YouTube TV users woke up this morning with their NBCUniversal channels intact (though there's still that warning about them at the top of the screen). Thursday, we'd been told, was supposed to be the cut-off for NBCU networks (such as Bravo, E!, USA and NBC affiliates) to possibly leave the service if a new contract could not be negotiated.
The stay of execution, though, did not arrive from a new agreement. In an email sent out late Thursday night, an NBCUniversal spokesperson announced that "NBCUniversal and YouTube TV have agreed to a short extension while parties continue talks. NBCUniversal will not go dark on YouTube TV at midnight eastern tonight."
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This is a minor win for YouTube TV customers, though they'd probably be happier today if the two sides buried the hatchets all together. The continuation of service, though, is huge for those customers who need the Bravo, E!, Telemundo, USA, SyFy, Oxygen, CNBC, MSNBC, Universo, The Golf Channel, Universal Kids and NBC Sports Network.
This is not a minor weekend for NBC, either, as Sunday Night Football's marquee matchup of the Buccaneers and Tom Brady returning to New England to face his old team and coach. Plus, Saturday Night Live returns with Owen Wilson and Kacey Musgraves.
Money and Peacock to be blamed for NBCU and YouTube TV's spat
Wondering how we got here? Variety, (opens in new tab) reports that NBCU is asking for higher rates than YouTube TV (and parent company Google) want to pay. NBCU fired back that it's merely "seeking fair rates." Oh, and Google's claimed that NBCU is demanding that its Peacock streaming service be bundled into YouTube TV subscriptions (which would likely raise prices) but you'd still need to use the Peacock app. Weird.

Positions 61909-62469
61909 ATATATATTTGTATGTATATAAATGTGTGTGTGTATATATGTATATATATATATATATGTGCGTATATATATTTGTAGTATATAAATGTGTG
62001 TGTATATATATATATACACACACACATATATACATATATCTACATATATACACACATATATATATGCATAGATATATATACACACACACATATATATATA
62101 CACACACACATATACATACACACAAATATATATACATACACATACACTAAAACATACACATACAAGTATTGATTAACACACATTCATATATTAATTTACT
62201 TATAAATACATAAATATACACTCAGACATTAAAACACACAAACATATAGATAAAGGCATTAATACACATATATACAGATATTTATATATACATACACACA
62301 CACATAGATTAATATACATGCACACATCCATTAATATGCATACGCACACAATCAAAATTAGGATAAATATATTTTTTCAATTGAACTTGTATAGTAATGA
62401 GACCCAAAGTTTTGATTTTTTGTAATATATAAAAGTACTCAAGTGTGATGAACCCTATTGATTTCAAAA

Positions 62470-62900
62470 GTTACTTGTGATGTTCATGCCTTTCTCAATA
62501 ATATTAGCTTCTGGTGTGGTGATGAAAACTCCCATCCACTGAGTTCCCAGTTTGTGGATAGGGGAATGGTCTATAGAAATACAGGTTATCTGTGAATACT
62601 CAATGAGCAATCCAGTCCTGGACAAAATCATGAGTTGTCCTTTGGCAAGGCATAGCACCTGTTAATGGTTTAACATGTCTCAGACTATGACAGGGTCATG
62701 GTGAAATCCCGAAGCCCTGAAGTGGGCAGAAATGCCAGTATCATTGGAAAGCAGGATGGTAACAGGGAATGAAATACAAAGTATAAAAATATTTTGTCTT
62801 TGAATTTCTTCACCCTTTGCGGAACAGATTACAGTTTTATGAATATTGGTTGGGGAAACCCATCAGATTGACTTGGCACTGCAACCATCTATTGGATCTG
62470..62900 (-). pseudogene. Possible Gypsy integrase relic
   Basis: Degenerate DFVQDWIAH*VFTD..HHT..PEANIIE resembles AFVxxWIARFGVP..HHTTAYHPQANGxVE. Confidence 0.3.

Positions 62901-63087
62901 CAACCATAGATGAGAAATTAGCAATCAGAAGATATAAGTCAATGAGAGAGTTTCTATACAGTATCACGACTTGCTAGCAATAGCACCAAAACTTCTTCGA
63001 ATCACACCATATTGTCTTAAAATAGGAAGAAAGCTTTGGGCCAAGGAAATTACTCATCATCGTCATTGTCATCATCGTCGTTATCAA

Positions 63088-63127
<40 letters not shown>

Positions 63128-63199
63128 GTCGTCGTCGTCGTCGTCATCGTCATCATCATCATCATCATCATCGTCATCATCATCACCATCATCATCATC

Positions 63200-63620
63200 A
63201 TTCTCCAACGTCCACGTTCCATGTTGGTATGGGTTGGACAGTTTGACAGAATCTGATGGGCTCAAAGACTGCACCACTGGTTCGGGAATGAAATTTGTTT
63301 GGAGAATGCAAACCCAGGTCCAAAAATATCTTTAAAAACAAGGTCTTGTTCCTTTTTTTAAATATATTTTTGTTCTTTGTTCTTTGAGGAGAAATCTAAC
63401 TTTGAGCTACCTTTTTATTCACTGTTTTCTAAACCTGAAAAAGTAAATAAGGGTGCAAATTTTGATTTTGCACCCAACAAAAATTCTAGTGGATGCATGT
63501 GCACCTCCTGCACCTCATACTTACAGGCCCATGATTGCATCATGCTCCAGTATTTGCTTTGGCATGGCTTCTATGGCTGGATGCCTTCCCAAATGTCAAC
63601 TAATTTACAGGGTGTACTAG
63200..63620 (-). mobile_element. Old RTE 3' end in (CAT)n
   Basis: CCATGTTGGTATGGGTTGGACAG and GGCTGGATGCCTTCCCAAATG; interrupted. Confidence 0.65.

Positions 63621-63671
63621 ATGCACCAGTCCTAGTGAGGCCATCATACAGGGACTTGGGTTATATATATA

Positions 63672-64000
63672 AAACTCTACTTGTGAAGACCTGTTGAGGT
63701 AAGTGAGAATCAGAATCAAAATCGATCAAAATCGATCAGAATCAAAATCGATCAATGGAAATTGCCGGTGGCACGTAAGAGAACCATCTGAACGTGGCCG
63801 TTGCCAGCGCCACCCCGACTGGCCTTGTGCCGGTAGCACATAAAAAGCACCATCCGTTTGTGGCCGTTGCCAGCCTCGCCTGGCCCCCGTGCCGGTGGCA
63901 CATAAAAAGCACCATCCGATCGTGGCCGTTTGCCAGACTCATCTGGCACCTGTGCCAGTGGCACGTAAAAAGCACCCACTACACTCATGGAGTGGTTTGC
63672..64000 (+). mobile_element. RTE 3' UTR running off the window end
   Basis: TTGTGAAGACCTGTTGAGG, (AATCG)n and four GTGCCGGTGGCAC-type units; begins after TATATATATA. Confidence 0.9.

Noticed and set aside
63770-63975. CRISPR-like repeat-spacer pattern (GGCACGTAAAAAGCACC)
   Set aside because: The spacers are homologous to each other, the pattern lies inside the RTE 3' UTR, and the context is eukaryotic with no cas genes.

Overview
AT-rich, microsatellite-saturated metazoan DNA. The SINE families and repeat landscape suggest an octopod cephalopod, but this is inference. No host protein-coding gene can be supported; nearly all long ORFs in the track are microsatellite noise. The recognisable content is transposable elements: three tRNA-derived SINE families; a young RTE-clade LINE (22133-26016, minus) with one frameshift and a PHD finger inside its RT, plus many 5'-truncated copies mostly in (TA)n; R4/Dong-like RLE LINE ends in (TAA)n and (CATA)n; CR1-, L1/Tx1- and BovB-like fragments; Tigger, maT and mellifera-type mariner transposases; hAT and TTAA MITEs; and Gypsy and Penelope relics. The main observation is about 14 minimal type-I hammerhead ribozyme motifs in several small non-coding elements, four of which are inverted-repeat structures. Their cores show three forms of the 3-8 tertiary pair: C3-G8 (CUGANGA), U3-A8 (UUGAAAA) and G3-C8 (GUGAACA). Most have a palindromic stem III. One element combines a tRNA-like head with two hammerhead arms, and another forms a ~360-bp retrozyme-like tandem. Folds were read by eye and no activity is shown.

Speaking of Peacock, YouTube TV's statement (opens in new tab) to the public said it will "decrease [its] monthly price by $10, from $64.99 to $54.99," were the parties not able to agree. And it noted that Peacock Premium is $4.99, half of the discount. But while Peacock Premium would have Sunday Night Football, it wouldn't have live NBC networks.
Analysis: YouTube TV's biggest problem is platforms
Not only does it seem like YouTube TV could lose NBCU channels at any moment now, but it's not the only issue this service (one of the best cable TV alternatives) faces.
YouTube TV's main app was booted from the Roku store due to, you guessed it, an inter-company dispute. Now, YouTube TV is buried inside of the YouTube app on Roku, which isn't a great experience.
If YouTube TV wants to be known for positive things like its unlimited DVR cap and excellent interface — and not this sort of availability nonsense and price hikes, as it went up $30 in 3 years: from $35 in 2017 to $65 in 2020 — it needs to get these issues ironed out. And soon.